A recent study, published in the journal Science Advances, has discovered a nano-drug which has been found to reduce pain in rodents.
This study, conducted by the team of researchers from Université Paris-Saclay and Université Paris Descartes, proposes that this nano-drug lasts longer and is also less addictive than opium-based drugs like morphine.
There is no doubt that morphine is an effective painkiller that is derived from the opium poppy. It works by acting on a brain receptor which reduces pains. But, its disadvantage is that it affects a different receptor which can lead to lethal breathing problems due to overdose.
The major problem of morphine-like any other opioid is that it can also be very addictive. This is a fact which is particularly challenging in the US where more than 115 people die every single day after overdosing on opioids.
Researchers found an alternative to morphine
Now, researchers have come up with an alternative which they say is far less addictive than morphine and other synthetic opioids are given to relieve pain. Moreover, the findings of a study suggest its pain-alleviating effects last longer than opiate equivalents.
Yet, the drug has only been tried in rodents so we will have to wait to check if the same can be said for human patients.
The science behind this painkiller depends on peptides. These peptides naturally occur in our body, such as enkephalin, which binds to opioid receptors.
The major advantage of nano-drug, in theory, is that they are less open to misuse than drugs such as morphine. This is because they target peripheral opioid receptors which are close to the location of the pain rather than the central opioid receptors in the brain.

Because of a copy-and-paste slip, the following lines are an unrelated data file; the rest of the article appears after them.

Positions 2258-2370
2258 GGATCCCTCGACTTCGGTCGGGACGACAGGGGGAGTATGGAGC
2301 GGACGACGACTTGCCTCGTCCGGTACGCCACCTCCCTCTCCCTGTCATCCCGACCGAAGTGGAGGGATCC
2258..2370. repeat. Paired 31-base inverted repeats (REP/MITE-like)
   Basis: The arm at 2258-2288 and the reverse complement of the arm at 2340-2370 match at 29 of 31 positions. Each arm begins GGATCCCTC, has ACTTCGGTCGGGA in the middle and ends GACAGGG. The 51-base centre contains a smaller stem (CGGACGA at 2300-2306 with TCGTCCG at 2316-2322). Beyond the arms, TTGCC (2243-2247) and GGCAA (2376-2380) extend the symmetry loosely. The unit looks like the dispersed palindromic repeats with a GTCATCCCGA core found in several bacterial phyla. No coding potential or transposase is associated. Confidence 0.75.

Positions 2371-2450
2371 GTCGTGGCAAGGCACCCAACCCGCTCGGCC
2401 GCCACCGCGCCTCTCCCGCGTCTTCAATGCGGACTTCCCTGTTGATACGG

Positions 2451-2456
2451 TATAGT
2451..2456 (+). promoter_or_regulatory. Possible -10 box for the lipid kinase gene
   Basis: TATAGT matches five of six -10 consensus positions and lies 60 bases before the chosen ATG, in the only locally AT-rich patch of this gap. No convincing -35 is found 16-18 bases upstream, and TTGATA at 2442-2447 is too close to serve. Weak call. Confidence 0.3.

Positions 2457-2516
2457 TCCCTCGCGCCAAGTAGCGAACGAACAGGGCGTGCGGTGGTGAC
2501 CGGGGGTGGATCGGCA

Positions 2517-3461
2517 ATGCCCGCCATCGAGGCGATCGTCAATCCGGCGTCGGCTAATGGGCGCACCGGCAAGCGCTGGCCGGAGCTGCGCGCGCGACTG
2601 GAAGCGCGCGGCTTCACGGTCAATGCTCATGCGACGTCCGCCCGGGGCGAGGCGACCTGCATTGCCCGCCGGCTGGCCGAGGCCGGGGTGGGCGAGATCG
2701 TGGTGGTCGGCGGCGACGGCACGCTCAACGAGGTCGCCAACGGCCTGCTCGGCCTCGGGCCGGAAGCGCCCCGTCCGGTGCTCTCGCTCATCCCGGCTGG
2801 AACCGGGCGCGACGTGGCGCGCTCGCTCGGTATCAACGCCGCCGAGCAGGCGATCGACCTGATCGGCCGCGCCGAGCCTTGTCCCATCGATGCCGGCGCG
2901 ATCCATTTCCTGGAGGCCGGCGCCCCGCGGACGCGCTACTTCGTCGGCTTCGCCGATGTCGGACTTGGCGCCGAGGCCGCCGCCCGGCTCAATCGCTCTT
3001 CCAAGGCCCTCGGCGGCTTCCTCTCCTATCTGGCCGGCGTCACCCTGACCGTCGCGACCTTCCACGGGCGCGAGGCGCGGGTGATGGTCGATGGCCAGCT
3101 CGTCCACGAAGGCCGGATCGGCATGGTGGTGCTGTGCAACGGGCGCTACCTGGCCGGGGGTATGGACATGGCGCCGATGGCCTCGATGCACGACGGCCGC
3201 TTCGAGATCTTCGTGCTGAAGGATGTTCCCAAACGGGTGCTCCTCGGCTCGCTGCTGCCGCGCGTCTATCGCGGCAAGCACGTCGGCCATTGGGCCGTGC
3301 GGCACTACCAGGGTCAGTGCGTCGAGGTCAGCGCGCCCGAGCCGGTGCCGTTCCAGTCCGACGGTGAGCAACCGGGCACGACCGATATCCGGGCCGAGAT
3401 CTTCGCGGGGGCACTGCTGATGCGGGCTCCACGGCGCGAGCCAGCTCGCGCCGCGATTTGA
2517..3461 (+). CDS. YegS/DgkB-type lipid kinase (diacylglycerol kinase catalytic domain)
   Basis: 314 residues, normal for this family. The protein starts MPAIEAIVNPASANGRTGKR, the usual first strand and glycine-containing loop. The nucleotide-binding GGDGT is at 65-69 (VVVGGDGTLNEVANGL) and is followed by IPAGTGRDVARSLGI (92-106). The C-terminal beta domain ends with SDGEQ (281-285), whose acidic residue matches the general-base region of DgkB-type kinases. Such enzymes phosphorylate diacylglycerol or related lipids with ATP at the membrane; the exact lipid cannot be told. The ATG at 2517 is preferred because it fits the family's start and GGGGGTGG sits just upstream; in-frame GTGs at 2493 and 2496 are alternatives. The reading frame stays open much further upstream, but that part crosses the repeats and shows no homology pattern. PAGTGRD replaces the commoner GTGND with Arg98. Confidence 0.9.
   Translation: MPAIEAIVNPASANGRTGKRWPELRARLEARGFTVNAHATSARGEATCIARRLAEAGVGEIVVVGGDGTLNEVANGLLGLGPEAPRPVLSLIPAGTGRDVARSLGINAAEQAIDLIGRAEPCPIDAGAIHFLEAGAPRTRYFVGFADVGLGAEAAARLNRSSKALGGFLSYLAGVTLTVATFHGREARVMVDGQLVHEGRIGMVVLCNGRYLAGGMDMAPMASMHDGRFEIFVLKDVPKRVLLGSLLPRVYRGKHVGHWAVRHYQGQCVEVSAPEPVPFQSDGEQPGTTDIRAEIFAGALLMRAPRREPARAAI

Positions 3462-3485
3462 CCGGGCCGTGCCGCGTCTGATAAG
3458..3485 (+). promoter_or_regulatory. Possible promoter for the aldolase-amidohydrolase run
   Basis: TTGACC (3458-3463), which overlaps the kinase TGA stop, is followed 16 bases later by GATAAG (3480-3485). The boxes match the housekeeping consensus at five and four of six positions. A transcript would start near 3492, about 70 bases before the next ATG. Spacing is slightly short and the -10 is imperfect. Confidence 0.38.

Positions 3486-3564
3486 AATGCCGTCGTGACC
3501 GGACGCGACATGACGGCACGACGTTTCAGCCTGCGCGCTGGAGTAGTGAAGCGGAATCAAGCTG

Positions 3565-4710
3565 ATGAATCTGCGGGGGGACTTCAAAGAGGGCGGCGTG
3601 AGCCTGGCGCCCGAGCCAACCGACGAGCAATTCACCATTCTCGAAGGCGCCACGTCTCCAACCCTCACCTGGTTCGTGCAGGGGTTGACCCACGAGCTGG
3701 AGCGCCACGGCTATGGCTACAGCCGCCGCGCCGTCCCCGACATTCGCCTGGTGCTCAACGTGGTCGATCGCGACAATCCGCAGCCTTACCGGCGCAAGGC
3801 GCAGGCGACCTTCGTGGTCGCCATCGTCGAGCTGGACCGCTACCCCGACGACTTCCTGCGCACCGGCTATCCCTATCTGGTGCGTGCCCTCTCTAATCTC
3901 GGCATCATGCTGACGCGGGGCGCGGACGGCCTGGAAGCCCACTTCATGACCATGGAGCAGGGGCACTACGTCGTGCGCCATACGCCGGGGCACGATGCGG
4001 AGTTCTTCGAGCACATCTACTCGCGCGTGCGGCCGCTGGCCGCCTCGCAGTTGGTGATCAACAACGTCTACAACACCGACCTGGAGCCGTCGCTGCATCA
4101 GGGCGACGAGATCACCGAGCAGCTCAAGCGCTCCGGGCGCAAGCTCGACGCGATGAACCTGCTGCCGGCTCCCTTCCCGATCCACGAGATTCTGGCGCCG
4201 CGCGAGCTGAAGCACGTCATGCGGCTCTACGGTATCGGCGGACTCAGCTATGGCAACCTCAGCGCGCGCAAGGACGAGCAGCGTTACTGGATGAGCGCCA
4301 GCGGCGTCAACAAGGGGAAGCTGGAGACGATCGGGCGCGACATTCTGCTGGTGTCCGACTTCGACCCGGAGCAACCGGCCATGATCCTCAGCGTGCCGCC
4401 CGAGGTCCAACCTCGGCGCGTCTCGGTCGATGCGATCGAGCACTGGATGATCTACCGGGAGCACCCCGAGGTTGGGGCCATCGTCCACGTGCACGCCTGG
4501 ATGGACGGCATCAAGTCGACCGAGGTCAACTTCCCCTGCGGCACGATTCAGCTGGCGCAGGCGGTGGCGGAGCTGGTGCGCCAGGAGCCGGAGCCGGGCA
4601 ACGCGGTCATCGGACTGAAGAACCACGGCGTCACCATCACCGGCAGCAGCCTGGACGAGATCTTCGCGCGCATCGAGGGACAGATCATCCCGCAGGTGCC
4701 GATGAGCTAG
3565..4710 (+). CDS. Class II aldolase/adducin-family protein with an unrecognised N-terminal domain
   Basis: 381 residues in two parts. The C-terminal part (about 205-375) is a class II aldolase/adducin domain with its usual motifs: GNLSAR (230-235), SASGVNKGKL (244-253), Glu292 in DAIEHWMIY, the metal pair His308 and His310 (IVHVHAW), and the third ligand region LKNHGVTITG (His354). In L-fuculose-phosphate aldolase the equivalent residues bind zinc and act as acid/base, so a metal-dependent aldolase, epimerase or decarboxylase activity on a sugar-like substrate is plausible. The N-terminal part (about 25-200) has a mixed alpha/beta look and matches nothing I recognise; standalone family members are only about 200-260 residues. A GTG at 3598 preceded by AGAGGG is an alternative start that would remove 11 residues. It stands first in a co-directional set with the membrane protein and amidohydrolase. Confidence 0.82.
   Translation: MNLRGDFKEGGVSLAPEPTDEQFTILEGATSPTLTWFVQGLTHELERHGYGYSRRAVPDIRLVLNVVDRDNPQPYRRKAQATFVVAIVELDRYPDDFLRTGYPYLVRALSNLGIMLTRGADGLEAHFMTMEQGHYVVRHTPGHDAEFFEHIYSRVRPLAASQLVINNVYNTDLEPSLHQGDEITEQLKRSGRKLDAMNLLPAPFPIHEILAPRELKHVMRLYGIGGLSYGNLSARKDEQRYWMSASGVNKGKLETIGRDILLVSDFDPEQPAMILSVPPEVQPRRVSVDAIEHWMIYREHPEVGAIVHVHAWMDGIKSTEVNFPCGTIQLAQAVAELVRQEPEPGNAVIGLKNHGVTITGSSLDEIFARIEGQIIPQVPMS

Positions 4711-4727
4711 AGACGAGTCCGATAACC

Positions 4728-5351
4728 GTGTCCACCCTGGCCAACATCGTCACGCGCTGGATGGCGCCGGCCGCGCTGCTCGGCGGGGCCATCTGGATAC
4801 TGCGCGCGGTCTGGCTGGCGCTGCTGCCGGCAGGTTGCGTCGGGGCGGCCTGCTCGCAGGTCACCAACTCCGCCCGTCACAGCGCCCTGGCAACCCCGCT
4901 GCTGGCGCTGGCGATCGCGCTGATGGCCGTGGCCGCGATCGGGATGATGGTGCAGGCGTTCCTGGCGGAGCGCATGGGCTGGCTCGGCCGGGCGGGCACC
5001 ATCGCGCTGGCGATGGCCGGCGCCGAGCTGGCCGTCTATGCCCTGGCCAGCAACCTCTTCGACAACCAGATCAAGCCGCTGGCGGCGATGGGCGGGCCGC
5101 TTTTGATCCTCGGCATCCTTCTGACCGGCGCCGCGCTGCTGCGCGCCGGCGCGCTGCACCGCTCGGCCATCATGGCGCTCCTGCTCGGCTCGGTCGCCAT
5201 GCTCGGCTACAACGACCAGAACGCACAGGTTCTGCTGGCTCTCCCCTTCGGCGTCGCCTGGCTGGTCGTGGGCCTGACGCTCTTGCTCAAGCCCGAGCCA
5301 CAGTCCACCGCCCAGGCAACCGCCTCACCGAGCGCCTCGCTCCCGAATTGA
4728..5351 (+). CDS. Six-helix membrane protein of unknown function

But, in practice, they have not been approved because of several complications, counting problems crossing the blood-brain barrier.
To solve these problems, the researchers attached Leu-enkephalin (LENK) neuropeptides to a natural and biocompatible lipid named as squalene. This lipid could then be transported directly to the source of the pain through injection.
To test its efficiency and effectiveness as a painkiller, the research team directed three different versions of this new drug to rodents with swollen paws. Using real-time imaging, they then could detect different signs of reduced thermal sensitivity in the paws of rodents four hours later.
The final word
According to the researchers, the pain-relieving benefits of the nano-drug lasted longer than morphine. It’s all very promising but we see that this drug seems to work in rodents only. It must pass clinical trial before it can be prescribed by doctors, and even that could be a while off.
Researchers of the study report that, before starting its first phase clinical trial, it is essential to be able to prepare a clinical sample of these nanoparticles.
This comprises finding a way to sterilize these particles before intravenous injection and passing at least one more (non-rodent) animal study.